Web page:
The lionization of Hugo Chavez continued this week in Venezuela, as President Nicolas Maduro announced that from now on, the country will celebrate an annual "day of love and loyalty to Hugo Chavez."
Maduro, who last week assured TV viewers that Chavez's face appeared miraculously in a subway tunnel, signed an official decree on Tuesday that designates the 8th of December as the day of love and loyalty to Venezuela's former president.
According to the new law, every 8th of December, the Venezuelan government will organize events that celebrate Chavez's "bolivarian thinking, his infinite love for the people, and his permanent legacy."
The 8th of December of 2012, was the last time Chavez ever made a public apperance. On that day, he appeared on national TV to tell the Venezuelan people that he had to return to Cuba for cancer surgery, and asked his followers to vote for Maduro, if he could not stay in power.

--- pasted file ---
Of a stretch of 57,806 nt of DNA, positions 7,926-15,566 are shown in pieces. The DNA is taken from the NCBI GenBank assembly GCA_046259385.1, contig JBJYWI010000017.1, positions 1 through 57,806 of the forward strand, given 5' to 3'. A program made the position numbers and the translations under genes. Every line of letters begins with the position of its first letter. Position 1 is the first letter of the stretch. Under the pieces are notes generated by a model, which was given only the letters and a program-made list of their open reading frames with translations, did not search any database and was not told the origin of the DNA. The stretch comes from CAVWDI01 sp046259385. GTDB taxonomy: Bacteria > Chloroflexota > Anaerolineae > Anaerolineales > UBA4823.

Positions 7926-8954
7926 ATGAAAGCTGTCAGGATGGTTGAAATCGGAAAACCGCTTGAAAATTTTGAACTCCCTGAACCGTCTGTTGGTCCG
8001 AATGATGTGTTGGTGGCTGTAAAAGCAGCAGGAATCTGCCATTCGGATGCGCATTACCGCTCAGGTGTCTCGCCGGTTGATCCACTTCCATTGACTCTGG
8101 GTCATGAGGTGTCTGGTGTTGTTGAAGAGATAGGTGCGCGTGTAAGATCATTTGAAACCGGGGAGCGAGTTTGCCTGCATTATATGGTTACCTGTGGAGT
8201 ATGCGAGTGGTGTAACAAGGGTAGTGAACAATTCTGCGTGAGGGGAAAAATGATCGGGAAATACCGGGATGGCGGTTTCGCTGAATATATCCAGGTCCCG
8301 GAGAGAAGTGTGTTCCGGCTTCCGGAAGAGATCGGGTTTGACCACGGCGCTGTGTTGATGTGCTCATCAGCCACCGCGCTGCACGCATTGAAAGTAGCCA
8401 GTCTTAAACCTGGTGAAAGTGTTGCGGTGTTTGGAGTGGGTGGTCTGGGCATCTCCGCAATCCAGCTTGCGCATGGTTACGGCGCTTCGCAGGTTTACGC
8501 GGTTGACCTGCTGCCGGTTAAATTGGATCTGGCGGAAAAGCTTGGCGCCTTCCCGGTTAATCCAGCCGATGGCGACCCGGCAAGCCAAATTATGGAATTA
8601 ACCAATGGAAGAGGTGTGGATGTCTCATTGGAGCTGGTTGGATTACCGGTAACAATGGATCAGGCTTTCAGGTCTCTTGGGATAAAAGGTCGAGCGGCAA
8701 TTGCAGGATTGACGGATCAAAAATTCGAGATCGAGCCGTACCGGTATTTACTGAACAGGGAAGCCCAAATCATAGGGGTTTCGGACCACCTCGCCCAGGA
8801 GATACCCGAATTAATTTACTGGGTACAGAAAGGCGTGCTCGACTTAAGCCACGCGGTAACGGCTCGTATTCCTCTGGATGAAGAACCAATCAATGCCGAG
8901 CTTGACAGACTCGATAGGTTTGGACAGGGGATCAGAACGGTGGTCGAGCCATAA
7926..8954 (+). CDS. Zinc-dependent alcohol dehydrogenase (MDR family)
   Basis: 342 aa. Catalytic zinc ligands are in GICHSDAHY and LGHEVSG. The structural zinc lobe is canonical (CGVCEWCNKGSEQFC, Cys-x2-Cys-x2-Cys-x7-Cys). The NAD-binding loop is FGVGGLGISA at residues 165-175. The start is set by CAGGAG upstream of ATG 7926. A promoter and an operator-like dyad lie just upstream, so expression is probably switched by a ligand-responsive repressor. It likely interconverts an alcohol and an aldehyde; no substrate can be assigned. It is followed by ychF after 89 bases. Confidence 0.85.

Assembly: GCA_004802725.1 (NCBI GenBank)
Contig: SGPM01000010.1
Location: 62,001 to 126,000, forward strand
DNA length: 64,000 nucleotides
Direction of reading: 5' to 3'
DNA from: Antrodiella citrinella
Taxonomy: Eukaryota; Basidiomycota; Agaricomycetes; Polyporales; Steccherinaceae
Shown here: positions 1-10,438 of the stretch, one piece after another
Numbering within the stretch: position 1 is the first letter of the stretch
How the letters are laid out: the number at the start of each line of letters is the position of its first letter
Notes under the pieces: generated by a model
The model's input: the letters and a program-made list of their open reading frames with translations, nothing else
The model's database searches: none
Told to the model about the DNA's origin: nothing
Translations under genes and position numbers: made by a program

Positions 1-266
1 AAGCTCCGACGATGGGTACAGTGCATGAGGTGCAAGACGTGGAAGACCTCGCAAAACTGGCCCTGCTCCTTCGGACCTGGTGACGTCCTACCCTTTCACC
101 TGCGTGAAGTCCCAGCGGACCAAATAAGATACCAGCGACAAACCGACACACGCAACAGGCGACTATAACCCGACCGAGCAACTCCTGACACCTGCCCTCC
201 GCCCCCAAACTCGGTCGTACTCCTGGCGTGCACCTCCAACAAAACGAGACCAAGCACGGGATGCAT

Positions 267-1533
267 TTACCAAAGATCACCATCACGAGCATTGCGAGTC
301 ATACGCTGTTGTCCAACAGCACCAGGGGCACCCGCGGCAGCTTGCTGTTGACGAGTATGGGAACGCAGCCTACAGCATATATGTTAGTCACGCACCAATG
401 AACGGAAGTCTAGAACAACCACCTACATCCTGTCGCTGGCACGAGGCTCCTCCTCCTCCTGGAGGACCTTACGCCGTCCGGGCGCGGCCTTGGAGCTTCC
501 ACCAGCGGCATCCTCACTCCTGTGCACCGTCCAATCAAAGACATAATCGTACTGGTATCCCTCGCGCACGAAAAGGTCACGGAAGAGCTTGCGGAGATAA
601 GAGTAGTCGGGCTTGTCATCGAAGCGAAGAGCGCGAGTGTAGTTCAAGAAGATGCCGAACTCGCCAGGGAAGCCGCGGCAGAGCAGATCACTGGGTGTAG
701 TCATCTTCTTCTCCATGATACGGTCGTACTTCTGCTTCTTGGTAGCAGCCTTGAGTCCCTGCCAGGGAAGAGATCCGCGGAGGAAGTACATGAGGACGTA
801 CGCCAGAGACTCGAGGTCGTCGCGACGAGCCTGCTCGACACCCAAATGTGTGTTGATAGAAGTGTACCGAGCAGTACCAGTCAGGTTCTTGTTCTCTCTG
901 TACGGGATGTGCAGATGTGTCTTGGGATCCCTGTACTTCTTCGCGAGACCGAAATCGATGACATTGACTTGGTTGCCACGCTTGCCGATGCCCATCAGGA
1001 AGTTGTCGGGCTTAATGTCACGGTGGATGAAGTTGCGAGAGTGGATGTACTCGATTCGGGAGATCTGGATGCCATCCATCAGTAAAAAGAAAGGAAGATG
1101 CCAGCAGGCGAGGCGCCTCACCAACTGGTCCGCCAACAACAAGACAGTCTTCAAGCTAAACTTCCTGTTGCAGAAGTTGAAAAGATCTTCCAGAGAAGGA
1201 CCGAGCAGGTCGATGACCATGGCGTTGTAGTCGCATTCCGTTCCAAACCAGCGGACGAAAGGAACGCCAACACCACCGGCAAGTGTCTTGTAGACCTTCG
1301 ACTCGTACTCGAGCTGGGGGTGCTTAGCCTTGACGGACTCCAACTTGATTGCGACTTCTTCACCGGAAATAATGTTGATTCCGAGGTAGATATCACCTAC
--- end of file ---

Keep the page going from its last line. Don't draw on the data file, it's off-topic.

Maduro became Venezuela's acting president after Chavez's death in March. Campaigning as Chavez's successor, he won the presidential elections in April by a narrow margin of just 300,000 votes. Maduro was accused of committing election fraud by Venezuela's opposition, and after he initially agreed to requests for a thorough vote recount, his government refused to honor such petitions.
In the past few months, Maduro's government has struggled to contain the country's high inflation and crime rates, with some polls suggesting that he is losing ground among the poor, Chavez's main constituency., Other polls suggest that the country is split -politically- in two roughly equal halves.
The first ever day of "love and loyalty" for Chavez will coincide with municipal elections that are slated for the 8th of December and are seen as a major test for the Maduro administration.
In Venezuela, campaigning must stop a few days before elections are held. Opposition leaders in Venezuela are concerned that the government will use day of Chavez celebrations to campaign for government-backed municipal candidates.
Manuel Rueda is a correspondent for Fusion, covering Mexico and South America. He travels from donkey festivals, to salsa clubs to steamy places with cartel activity.